Saud Al Faisal 224 88.
(photo credit: AP [file])
Iran's President Mahmoud Ahmadinejad on Sunday told Dow Jones Newswires he will consult with other Arab nations on a plan to enrich uranium outside the region in a neutral country such as Switzerland.
"We will be talking with our (Arab) friends," he said in exclusive comments to Dow Jones Newswires on the sidelines of the Organization of Petroleum Exporting Countries' heads of state summit in Saudi Arabia.
Under a proposal put to Teheran by the six-member Gulf Cooperation Council, a multinational consortium established by the GCC would provide enriched uranium to power plants in Iran, the Middle East Economic Digest reported earlier this month, citing Saudi Arabia's Foreign Affairs Minister Prince Saud al-Faisal.
The facility would produce nuclear fuel that the consortium would supply to Iran and other Middle East states looking to build their own nuclear power programs. "We believe it should be in a neutral country - Switzerland, for instance," al-Faisal was quoted as saying.
The plan would allow Iran to develop its nuclear energy program while at the same time removing fears it is seeking to develop nuclear weapons.
Meanwhile, Switzerland's president has confirmed her country's role in seeking direct negotiations between Iran and the US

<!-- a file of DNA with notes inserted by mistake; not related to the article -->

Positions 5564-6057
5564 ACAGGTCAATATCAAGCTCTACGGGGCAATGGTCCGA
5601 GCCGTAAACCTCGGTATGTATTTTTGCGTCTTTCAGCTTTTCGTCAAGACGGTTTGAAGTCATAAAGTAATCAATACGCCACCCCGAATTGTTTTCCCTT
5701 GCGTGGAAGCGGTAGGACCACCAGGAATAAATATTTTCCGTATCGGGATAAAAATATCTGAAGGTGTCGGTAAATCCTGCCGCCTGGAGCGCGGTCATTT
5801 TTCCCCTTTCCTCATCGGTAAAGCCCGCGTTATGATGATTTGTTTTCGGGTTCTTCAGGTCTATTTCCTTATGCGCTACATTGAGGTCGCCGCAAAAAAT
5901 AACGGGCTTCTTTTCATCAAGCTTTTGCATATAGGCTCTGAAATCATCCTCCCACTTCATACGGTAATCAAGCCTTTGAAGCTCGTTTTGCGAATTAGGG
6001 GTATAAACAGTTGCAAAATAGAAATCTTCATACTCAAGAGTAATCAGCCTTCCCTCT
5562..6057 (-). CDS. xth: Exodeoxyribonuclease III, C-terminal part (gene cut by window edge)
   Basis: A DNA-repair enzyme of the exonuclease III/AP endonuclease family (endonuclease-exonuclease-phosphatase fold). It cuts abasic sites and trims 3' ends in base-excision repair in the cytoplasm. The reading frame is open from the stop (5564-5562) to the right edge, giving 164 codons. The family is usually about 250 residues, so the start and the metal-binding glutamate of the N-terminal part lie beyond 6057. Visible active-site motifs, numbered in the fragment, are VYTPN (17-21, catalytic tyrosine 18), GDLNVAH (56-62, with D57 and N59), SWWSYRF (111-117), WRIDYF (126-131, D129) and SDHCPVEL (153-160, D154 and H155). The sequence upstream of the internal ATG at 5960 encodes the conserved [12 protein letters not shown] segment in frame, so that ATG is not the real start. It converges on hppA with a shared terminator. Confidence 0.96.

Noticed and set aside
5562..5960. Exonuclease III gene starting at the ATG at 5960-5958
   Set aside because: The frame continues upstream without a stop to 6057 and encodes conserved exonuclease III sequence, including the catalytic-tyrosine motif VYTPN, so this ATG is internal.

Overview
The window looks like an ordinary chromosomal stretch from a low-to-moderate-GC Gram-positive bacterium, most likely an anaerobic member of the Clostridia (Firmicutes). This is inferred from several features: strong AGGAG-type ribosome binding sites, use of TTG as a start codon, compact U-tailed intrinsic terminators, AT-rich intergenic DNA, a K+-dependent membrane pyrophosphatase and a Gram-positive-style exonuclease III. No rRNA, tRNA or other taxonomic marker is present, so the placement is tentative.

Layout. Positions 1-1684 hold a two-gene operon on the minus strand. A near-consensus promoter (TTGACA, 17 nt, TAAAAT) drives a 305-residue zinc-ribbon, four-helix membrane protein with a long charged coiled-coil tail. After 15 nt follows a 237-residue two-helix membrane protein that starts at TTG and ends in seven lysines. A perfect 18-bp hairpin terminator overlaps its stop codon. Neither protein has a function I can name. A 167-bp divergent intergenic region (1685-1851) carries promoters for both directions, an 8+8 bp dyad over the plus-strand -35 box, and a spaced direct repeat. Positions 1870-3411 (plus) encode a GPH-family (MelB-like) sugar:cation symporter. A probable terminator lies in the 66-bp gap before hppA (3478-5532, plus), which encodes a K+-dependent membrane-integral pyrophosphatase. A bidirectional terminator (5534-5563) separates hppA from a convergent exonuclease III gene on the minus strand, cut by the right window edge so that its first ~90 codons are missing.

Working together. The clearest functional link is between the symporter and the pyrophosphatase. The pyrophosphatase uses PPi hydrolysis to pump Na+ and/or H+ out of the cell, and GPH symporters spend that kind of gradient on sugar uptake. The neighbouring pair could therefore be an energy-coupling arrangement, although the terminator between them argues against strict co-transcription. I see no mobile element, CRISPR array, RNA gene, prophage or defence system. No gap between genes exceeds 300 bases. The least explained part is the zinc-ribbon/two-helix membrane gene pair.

President Micheline Calmy-Rey told the weekly newspaper NZZ am Sonntag that Switzerland is seeking to facilitate direct talks, saying that the Alpine nation's neutrality puts it in a key position to mediate the standoff over Teheran's nuclear program.
"It is a fact that the ... big powers have so far been unable to prevent Iran from pursuing uranium enrichment," she said in an interview published Sunday, her first public comments about Switzerland's role.
Calmy-Rey, who held informal discussions in February with Ali Larijani, then Iran's top nuclear negotiator, has said Switzerland rejects the proliferation of nuclear technology but recognizes the right to use the technology for peaceful purposes.
She did not elaborate on her government's stance on Iran's nuclear program Sunday and declined to give further details on its efforts to bring both sides to the table.
But she said Switzerland was pursuing direct negotiations and diplomatic solutions, and warned against an escalation of tensions.
"It is questionable whether Iran will alter its nuclear program under coercion," Calmy-Rey told the newspaper.
Johann Aeschlimann, a spokesman for the Foreign Ministry, said Sunday that "Switzerland is interested in a negotiated solution of the Iran nuclear issue and is engaged toward a reconciliation of the differences between Iran and the international community."
Switzerland has represented US interests in Iran since Washington pulled out of the country in 1979.
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